Q. Are you still a big Millwall fan?

MARTIN LEE: Yeah. I try to go to games when I'm free. I think we just missed out in the playoffs.

Q. Went to both games?

MARTIN LEE: Yeah. Hopefully next year.

Q. I suppose you had five months off with injury, you spent a built of time at the Den.

MARTIN LEE: Especially when I was injured, hobbled along. Try and support my team. Very bored when I can't play tennis. I realise how much I miss the game when I was trying to fight and come back and play.

Q. Did you ever play much football? Did you ever have dreams of playing at the Den?

MARTIN LEE: Yeah. I probably still do now (laughter). I always loved football. I played a lot when I was young. Made a decision to play tennis when I was about 13 or 14.

Q. So did you play for the school?

MARTIN LEE: Yeah, I think I played for my county.

Q. Was that Sussex?

MARTIN LEE: Yes. Had to make a decision with tennis. Takes a lot out of your life. You have to start at a very early age if you want to become good.

Q. Why not Brighton?

MARTIN LEE: I was born in Dulwich. My dad and my granddad supported them all my life. I just followed on the trend.

Q. Is this the sort of result that vindicated the seeding policy here? 200 behind this guy. He's basically a clay court specialist.

MARTIN LEE: I can't really comment on it. It's not up to me. I just play the game, play the match as it comes along.

Q. You talked about belief. Have you sort of consciously changed your mental attitude since your injury? Have you sort of started a second career in a way?

MARTIN LEE: In a way, yes. Thought about it when I was injured. I had so much time. Thought what I needed to do, needed to improve. I think the main thing that I've got my mind a lot stronger mentally. I always think I've got the shots, got the fitness, there's nothing wrong with that. I think it's just in the mind. I think it showed a bit today that if you lose your serve, you've still got always another chance. Maybe sometime before it would have took me like three or four games to get back instead of one or two. Hopefully it's going to get down just to none. Lose my serve and I'm straight back in there for next game. That's what I'm working to do.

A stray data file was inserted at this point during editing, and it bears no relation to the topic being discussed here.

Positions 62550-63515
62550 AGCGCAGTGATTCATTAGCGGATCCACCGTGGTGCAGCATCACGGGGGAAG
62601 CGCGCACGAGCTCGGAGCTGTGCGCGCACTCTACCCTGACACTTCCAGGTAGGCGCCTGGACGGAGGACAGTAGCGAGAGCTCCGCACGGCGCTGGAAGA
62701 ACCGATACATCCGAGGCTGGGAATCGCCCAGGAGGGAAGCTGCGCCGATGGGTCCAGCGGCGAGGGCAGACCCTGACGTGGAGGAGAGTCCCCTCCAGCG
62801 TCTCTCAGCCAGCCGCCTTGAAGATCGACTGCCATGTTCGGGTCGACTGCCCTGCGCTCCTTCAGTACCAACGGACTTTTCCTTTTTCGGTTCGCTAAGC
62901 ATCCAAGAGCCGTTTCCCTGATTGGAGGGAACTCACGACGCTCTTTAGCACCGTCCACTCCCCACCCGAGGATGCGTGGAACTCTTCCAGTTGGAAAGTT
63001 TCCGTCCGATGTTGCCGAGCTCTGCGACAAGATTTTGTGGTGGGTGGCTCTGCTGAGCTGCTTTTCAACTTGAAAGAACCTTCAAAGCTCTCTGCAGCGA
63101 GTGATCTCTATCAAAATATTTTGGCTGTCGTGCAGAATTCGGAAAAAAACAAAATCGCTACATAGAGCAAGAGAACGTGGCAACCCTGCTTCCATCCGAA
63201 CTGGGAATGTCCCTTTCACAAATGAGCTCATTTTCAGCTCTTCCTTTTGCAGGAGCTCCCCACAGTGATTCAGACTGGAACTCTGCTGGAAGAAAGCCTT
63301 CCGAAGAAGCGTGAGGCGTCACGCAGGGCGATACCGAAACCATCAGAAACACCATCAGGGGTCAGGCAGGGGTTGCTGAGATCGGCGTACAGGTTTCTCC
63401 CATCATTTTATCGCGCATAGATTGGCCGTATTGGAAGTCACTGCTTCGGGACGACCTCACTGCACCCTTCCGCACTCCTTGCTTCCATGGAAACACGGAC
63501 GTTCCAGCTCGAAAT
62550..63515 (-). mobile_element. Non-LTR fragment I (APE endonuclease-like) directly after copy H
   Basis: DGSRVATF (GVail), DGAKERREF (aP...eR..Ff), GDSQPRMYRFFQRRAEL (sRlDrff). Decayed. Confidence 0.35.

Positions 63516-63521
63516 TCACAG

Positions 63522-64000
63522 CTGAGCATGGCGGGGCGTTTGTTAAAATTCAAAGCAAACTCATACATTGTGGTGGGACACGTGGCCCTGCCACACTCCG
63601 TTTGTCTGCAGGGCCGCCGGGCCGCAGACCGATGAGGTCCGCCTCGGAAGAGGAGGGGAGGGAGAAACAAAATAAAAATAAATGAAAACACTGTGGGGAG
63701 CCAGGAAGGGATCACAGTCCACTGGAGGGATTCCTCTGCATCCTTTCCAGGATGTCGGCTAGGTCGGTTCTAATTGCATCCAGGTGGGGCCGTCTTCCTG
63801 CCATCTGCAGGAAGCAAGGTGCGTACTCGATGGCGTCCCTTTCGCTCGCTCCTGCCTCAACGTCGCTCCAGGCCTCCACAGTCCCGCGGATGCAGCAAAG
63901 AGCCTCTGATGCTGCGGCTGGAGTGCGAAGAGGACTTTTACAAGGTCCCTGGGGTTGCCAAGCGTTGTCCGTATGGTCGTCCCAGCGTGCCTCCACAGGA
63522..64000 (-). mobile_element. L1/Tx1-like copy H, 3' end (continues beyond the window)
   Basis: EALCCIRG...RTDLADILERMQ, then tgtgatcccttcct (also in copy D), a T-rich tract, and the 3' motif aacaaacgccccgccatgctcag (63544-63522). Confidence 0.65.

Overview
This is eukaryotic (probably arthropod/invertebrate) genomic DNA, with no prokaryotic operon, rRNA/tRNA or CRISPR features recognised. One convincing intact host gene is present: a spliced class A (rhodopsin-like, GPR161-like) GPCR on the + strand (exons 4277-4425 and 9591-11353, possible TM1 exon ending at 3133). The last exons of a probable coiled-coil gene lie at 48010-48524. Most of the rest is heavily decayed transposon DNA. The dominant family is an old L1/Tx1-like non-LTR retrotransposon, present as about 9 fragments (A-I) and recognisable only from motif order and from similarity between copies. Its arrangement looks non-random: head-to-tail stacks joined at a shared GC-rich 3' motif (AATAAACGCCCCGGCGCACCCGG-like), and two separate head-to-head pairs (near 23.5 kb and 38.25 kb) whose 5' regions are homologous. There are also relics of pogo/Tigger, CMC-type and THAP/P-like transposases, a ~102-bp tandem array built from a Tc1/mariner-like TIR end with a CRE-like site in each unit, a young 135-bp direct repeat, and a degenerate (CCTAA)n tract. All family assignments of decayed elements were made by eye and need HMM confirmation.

Q. Do you think it would help a sports psychologist or have you done it all on your own?

MARTIN LEE: I tried it for a bit. I didn't really like it. It made me think of just certain bits that I took out of it. I think that's helped a bit. Just trying to keep it going now.

Q. Have you played your next opponent before?

MARTIN LEE: No. I think Arvind Parmar played him in the first round of the Australian Open, lost in five sets. He played a good match there. I'm just -- my coach just watched a bit of it now. I'll have a talk to him tomorrow about it, have a good chance, go out and do my best.

Q. Who would be the sort of contemporary of yours in the juniors who has gone on to do the best?

MARTIN LEE: Probably Grosjean or Tommy Haas. They were my age. I played Grosjean a lot when I was 17, 18.

Q. When did you actually come back from injury?

MARTIN LEE: My first tournament was the last week of March.

Q. Where did you do it?

MARTIN LEE: It's been a bit dodgey over a couple of years. You would like get a twinge, stop for a week, then it would be all right. I went to India in November and that's when it finally tore, too much, knew I had to have the operation.

End of FastScripts…